A new broom suddenly looks set to sweep through the corridors of the Department of Health and Social Care.
This month, like the rest of the country, Nursing Times will be helping the NHS celebrate its 70th birthday.
I was on holiday last week and it was with an element of dread that I started to see the name Gosport War Memorial Hospital mentioned in the national media and then, on checking my emails, a wave of press releases coming through about it.
The threat to school nursing seems to be growing. This is something that surely must be fought at all costs by anyone with a stake in public health or the wellbeing of children – which is basically all of us in one way or another.
Union members have now spoken, with the majority voting in favour of the pay offer that will see Agenda for Change staff receive 6.5% over three years.
NHS staff have displayed “incredible resilience” in meeting unprecedented patient demand this winter, according to a report from NHS Improvement last week.
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The news last week that the chief nursing officer for England role could be realigned to sit across both NHS Improvement and NHS England when Jane Cummings departs her role could weaken nursing’s voice further at a senior level.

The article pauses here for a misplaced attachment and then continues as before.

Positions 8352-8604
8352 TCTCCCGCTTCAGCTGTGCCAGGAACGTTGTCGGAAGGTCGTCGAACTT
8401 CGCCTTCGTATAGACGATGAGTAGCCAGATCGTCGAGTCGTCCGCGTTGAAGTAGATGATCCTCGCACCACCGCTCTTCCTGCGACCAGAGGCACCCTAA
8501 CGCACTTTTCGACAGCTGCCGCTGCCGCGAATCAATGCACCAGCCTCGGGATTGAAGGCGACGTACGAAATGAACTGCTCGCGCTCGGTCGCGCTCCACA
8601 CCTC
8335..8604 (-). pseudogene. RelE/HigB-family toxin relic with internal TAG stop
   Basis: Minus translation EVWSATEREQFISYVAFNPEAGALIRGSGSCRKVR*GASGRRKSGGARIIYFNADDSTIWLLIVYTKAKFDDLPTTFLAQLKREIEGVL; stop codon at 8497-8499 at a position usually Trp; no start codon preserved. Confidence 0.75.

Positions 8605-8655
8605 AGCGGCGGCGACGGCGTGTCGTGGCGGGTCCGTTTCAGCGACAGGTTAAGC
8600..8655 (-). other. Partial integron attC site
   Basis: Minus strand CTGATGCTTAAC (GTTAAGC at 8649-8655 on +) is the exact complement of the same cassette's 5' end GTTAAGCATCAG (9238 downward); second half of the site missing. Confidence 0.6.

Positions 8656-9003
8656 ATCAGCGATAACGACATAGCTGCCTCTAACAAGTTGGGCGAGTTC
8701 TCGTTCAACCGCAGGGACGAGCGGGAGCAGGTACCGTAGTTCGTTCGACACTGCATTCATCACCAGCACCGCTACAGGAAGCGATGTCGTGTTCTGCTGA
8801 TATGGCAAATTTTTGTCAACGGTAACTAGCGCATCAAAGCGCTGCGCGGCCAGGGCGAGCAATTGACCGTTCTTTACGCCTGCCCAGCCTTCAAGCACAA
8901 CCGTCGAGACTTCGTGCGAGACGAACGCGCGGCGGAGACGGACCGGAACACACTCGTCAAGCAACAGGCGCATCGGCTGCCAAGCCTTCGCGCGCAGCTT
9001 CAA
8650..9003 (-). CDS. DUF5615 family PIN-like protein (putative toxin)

Nurses don’t get paid much, they work long hours with often unpaid overtime, and it’s a job with few freebies.
When I talk to members of the public about nursing, I know what mental images they have got in their heads - nurses in uniforms, working on wards and helping (usually older) people in and out of bed.
Learning disability nurses are a pretty vocal bunch. They have to be. Often regarded as the Cinderellas of the profession, they have learnt to stand up for their service users and themselves. And they’re pretty good at it.